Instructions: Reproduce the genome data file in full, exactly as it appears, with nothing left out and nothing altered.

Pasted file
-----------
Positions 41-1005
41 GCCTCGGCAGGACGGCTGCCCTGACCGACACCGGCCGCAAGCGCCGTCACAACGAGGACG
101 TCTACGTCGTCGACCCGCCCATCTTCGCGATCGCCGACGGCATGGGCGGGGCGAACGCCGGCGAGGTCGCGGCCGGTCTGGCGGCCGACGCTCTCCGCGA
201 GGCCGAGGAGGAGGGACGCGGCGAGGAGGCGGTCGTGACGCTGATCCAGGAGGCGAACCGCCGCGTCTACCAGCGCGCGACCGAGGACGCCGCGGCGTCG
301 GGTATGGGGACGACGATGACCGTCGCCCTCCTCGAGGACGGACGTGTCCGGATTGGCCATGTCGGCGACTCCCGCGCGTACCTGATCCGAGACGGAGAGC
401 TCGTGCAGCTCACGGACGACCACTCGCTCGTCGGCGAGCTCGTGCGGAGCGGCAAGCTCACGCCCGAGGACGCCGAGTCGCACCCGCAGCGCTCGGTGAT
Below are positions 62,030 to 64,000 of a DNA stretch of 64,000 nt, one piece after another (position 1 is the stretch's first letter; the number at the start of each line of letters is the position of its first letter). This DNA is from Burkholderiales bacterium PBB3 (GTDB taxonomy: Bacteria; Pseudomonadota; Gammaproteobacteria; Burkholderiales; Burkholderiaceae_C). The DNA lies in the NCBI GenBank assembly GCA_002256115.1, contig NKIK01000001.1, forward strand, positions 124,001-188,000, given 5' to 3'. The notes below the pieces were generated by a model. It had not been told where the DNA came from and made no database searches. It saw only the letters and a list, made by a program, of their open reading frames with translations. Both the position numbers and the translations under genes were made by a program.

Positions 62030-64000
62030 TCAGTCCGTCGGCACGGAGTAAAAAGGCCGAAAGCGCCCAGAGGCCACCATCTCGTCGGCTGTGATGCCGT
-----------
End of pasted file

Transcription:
Positions 41-1005
41 GCCTCGGCAGGACGGCTGCCCTGACCGACACCGGCCGCAAGCGCCGTCACAACGAGGACG
101 TCTACGTCGTCGACCCGCCCATCTTCGCGATCGCCGACGGCATGGGCGGGGCGAACGCCGGCGAGGTCGCGGCCGGTCTGGCGGCCGACGCTCTCCGCGA
201 GGCCGAGGAGGAGGGACGCGGCGAGGAGGCGGTCGTGACGCTGATCCAGGAGGCGAACCGCCGCGTCTACCAGCGCGCGACCGAGGACGCCGCGGCGTCG
301 GGTATGGGGACGACGATGACCGTCGCCCTCCTCGAGGACGGACGTGTCCGGATTGGCCATGTCGGCGACTCCCGCGCGTACCTGATCCGAGACGGAGAGC
401 TCGTGCAGCTCACGGACGACCACTCGCTCGTCGGCGAGCTCGTGCGGAGCGGCAAGCTCACGCCCGAGGACGCCGAGTCGCACCCGCAGCGCTCGGTGAT
Below are positions 62,030 to 64,000 of a DNA stretch of 64,000 nt, one piece after another (position 1 is the stretch's first letter; the number at the start of each line of letters is the position of its first letter). This DNA is from Burkholderiales bacterium PBB3 (GTDB taxonomy: Bacteria; Pseudomonadota; Gammaproteobacteria; Burkholderiales; Burkholderiaceae_C). The DNA lies in the NCBI GenBank assembly GCA_002256115.1, contig NKIK01000001.1, forward strand, positions 124,001-188,000, given 5' to 3'. The notes below the pieces were generated by a model. It had not been told where the DNA came from and made no database searches. It saw only the letters and a list, made by a program, of their open reading frames with translations. Both the position numbers and the translations under genes were made by a program.

Positions 62030-64000
62030 TCAGTCCGTCGGCACGGAGTAAAAAGGCCGAAAGCGCCCAGAGGCCACCATCTCGTCGGCTGTGATGCCGT